RBI v/s GOI

The following article is based on my own interpretation of the said events. Any material borrowed from published and unpublished sources has been appropriately referenced. I will bear the sole responsibility for anything that is found to have been copied or misappropriated or misrepresented in the following post.

Ambikesh Mishra, MBA 2014-16, Vinod Gupta School of Management, IIT Kharagpur

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On 21st March 2014, ET published an article about RBI to loose control of the Govt of India’s bond market monopoly. This decision might strike as odd to a common investor but apparently this is the price RBI is willing to pay in exchange of Govt’s consent on its changed monetary policy.

RBI has changed its policy of monetary control and from now on will focus on inflation targeting, thus keeping the prices of the goods and services in check. The old policy of RBI was to change its monetary stance as and when the requirement arose by either targeting inflation or liquidity in the market.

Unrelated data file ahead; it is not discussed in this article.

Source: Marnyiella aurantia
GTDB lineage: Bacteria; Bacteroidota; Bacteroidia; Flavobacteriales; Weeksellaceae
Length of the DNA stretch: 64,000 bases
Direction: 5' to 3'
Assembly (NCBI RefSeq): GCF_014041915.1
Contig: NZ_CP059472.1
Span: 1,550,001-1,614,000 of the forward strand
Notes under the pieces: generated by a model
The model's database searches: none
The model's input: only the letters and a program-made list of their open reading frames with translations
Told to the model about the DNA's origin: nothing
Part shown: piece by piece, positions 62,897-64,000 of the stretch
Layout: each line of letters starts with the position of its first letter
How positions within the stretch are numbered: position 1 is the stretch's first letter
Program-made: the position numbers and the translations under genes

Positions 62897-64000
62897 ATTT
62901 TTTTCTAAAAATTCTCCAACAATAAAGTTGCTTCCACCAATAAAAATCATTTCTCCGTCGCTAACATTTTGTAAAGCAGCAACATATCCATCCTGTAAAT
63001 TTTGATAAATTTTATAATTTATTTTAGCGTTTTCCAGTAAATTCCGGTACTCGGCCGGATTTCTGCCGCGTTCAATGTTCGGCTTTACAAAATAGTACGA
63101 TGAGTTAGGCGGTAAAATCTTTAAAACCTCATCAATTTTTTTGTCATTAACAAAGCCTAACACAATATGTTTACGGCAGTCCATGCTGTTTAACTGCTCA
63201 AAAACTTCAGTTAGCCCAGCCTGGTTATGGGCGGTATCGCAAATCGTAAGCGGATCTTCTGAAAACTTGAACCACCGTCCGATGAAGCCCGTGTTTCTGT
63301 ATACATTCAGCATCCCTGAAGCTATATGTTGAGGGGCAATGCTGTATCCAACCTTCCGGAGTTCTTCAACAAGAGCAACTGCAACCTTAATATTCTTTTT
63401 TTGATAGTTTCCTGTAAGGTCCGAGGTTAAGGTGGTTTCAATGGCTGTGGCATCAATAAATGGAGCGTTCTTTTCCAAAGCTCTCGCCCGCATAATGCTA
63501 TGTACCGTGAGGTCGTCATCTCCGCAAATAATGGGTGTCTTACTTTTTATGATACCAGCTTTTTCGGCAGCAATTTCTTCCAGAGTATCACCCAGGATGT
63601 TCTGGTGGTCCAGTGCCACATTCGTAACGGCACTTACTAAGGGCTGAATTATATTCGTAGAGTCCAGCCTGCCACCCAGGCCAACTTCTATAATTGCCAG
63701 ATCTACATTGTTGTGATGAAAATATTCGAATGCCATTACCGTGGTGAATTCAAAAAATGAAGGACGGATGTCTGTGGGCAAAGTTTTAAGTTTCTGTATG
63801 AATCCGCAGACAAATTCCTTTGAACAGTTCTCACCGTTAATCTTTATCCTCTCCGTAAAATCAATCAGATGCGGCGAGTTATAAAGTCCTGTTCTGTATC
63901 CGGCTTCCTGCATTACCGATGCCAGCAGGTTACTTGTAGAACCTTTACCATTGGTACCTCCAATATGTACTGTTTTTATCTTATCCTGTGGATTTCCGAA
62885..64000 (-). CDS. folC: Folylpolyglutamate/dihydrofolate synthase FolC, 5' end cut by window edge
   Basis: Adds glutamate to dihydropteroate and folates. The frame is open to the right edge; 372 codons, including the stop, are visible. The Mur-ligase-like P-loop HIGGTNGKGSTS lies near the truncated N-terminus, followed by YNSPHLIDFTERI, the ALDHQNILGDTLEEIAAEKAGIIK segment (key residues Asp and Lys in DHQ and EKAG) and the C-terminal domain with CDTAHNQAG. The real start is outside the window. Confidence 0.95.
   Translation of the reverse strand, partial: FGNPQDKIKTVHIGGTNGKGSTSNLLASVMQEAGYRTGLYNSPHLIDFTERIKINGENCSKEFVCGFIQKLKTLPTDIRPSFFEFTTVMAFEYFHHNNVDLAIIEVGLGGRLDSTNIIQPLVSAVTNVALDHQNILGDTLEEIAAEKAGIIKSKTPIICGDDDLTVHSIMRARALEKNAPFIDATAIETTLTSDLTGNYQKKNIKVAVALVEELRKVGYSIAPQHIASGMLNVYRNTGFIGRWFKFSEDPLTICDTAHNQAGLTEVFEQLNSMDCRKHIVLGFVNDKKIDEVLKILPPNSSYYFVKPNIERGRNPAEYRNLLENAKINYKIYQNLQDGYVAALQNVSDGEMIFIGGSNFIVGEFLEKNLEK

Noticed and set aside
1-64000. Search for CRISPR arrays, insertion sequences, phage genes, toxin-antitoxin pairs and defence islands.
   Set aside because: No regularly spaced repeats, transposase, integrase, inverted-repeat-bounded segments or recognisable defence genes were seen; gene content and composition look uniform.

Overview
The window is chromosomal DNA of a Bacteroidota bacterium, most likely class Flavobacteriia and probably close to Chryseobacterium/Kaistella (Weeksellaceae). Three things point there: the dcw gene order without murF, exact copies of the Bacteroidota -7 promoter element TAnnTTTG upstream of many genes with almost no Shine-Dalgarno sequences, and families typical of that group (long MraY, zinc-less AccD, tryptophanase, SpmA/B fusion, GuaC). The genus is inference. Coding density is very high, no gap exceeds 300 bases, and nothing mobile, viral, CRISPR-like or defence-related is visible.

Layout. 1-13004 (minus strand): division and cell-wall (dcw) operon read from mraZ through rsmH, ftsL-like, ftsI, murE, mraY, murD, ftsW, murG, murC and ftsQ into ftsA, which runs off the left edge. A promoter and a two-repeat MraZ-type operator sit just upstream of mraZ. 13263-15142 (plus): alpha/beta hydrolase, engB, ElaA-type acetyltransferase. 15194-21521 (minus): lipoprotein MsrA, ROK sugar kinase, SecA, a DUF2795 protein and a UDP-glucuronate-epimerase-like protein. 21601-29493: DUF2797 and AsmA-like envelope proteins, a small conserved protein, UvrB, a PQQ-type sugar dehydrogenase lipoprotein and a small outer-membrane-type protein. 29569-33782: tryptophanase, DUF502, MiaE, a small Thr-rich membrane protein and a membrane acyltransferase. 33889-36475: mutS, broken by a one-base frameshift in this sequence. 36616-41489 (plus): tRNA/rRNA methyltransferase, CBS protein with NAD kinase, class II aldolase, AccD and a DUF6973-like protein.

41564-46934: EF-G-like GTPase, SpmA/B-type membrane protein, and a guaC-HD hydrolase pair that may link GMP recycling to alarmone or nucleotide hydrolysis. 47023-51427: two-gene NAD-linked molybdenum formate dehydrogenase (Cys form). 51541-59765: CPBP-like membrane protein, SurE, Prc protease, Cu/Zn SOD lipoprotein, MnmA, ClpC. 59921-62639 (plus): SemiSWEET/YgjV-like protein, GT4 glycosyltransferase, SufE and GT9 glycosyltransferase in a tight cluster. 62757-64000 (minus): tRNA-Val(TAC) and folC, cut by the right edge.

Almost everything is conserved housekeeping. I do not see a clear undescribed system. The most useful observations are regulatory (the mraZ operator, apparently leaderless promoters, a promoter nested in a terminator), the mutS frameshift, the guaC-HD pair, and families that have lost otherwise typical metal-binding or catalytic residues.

As the GOI’s official investment banker, RBI’s role was to issue bonds in the market as and when opportunity was right and fetch good money for Govt as well as keep liquidity in the market going. Now SEBI is expected to take over this role from RBI and will sell GOI’s bonds in the market.

This seems like a trade-off RBI is willing to take as it will give them more room to stabilize the prices in the country and keep inflation in check, which will lead to a stable economic environment for production and investment.

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